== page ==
Do orchestras play Mahler too well? For greater authenticity some suggest performances need genuine struggle
New York — There is a new wrinkle today concerning authenticity in performance and it does not involve an old-timer like Bach or Mozart, but the turn-of-the-century hero of post-romanticism, Gustav Mahler.
Now it is being put forward that a Mahler symphony can be too well played: Because even average orchestras can play the music proficiently, the sense of struggle that used to be an integral part of a performance of any Mahler symphony is now a thing of the past.
One has merely to go back to Jascha Horenstein's classic recording of the Ninth Symphony with the Vienna Symphony (currently unavailable) or the compelling F. Charles Adler recording of the Third Symphony with the Wiener Konzertverein (on Harmonia Mundi France) to hear just how unfortunate that attitude is. Despite the insights of the performances - both are stunning in their differing ways - the playing is intrusively spotty to downright terrible.
Put on the celebrated Solti recording of the Ninth with the London Symphony (London Records) or the Karajan and the Berlin (DG Records) and you will hear just how satisfying great orchestral playing really is in this music.
There is no substitute for proficient playing. Only when the playing is first rate can one really hear the richness of Mahler's intricate compositional style. If, however, the conductor does not fully grasp the Mahlerian idiom, merely trying to coax a passable performance from an orchestra will not be sufficient.
I have heard a good deal of Mahler in performance of late. The common thread through all the performances was that if a conductor really understood the work, virtuoso playing merely added another dimension to the performance.
Christoph Eschenbach's account of the First with the Vienna Symphony last October was a model of balance, of shrewd pacing, of literate adherence to Mahler's written instructions, yet hardly a shred of the extra-musical element - the sense of gargantuan struggle, the other-worldly vistas, the journey from the mysterious primordial to the triumphant blaze of affirmation - ever came across.
When Bernard Haitink brought his Concertgebouw Orchestra to New York last October, he programmed Mahler's thorny Seventh Symphony. It was superbly played. There seemed no part of the complex work that the orchestra could not cope with. Mr. Haitink had clearly thought long and hard about the score since the time he had recorded it as part of a complete cycle for Philips Records. He had found a way to get the jagged edges, the radical shifts in mood, the enormous chunks of melody and demonic interruptions to fit together seamlessly, logically. Yet seamless logic is clearly not what Mahler was after in this score.
Michael Gielen and his Cincinnati Symphony wrestled with the work last season , and he clearly understood this work. Though his orchestra was frequently defeated by the score's awesome technical demands, a sense of Mahlerian despair and chaos that outstrips even the utterly depressing Sixth, was in clear view.
One could say that Gielen's orchestra proved that the ''wrinkle'' is right, yet had the orchestra been first rate, I am sure the audience would have been shattered at the performance's end both by the sheer impact of brilliant playing and by Gielen's uncompromising and unfailingly insightful view of the score.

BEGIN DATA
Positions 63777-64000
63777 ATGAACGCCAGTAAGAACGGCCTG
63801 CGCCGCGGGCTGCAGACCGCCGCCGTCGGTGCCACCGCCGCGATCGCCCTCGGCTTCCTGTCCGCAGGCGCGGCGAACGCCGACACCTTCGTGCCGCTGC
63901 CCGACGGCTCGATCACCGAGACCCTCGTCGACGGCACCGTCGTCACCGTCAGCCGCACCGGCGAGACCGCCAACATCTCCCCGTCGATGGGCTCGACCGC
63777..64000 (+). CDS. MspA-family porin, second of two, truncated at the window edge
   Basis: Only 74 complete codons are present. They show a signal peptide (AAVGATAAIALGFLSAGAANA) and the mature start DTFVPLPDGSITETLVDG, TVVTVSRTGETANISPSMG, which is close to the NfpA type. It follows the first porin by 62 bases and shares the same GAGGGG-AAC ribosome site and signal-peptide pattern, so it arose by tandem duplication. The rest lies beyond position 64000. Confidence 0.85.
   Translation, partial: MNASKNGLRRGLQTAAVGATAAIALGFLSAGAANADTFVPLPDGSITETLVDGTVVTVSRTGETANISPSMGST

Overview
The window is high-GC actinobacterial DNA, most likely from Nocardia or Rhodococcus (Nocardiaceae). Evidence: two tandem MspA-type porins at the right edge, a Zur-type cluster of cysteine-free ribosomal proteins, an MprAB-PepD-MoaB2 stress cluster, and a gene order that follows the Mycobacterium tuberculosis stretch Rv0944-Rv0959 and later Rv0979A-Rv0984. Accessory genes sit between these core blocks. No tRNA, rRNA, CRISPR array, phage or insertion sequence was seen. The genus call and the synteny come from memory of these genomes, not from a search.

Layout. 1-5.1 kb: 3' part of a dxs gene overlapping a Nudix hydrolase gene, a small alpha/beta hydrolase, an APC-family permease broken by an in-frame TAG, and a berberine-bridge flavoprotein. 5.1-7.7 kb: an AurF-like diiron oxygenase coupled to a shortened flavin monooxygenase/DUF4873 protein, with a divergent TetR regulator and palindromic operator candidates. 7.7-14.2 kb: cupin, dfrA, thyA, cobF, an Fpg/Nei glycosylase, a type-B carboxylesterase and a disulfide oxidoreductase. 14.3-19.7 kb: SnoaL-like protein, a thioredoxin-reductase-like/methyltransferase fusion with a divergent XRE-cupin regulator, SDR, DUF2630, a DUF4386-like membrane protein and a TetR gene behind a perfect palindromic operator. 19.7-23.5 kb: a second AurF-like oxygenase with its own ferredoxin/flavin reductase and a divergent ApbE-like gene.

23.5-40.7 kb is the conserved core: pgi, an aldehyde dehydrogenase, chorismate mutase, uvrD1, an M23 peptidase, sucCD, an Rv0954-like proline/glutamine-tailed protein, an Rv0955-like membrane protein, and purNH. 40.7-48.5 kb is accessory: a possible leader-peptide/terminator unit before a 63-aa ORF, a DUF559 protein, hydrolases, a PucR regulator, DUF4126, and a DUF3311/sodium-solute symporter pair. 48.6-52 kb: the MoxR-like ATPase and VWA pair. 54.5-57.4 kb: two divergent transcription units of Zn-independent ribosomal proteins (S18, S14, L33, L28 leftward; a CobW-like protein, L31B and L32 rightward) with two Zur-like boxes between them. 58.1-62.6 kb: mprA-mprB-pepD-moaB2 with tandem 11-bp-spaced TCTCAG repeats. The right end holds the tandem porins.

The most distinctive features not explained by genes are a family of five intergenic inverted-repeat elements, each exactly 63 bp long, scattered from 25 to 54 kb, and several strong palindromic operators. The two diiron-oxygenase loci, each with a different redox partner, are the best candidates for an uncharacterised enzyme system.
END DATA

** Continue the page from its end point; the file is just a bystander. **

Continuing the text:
That shattering impact could be heard with the Berlin Philharmonic when Herbert von Karajan played the Ninth in Carnegie last October. One could cite moments that were too perfect, where the decisions to make perfect sounds betrayed the humanity of that Mahlerian moment, but the cumulative impact of supervirtuosity in this music made an unforgettable impression.
Sir Georg Solti's latest try at a Mahler Symphony in New York with his own glorious Chicago Symphony in May 1981 was also the Ninth, and his account was blazing, searing, and superbly played.
Klaus Tennstedt wrestled with the Third Symphony when the Philadelphia Orchestra payed a visit to Carnegie last November. Oddly enough, considering his fine recording of the work, the performance seemed a parody of what makes this maestro one of the most electrifying romanticists in the world today.
Tennstedt, in an attempt to give a free-wheeling, spontaneous account of the score, lost his players more often than not (the Philadelphians played deplorably at times); the performance fell apart during the first movement, and never recovered coherency or cumulative impact. And this from a conductor and an orchestra that had rendered the most exciting Mahler First of my concertgoing career to date a few seasons back!
Here was a case of an orchestra struggling to get through the score, with the struggle bringing nothing to the performance except a sense of inadequacy.
So what is the result of this discussion? Perfect playing of itself is not enough, nor does an orchestra's collective struggle necessarily add to a performance that lacks control or viewpoint from the podium. Clearly, now more than ever before, a conductor who does not understand or respect Mahler will be shown up because orchestras can play the music so well. As ever, only a great conductor can get great things out of great music.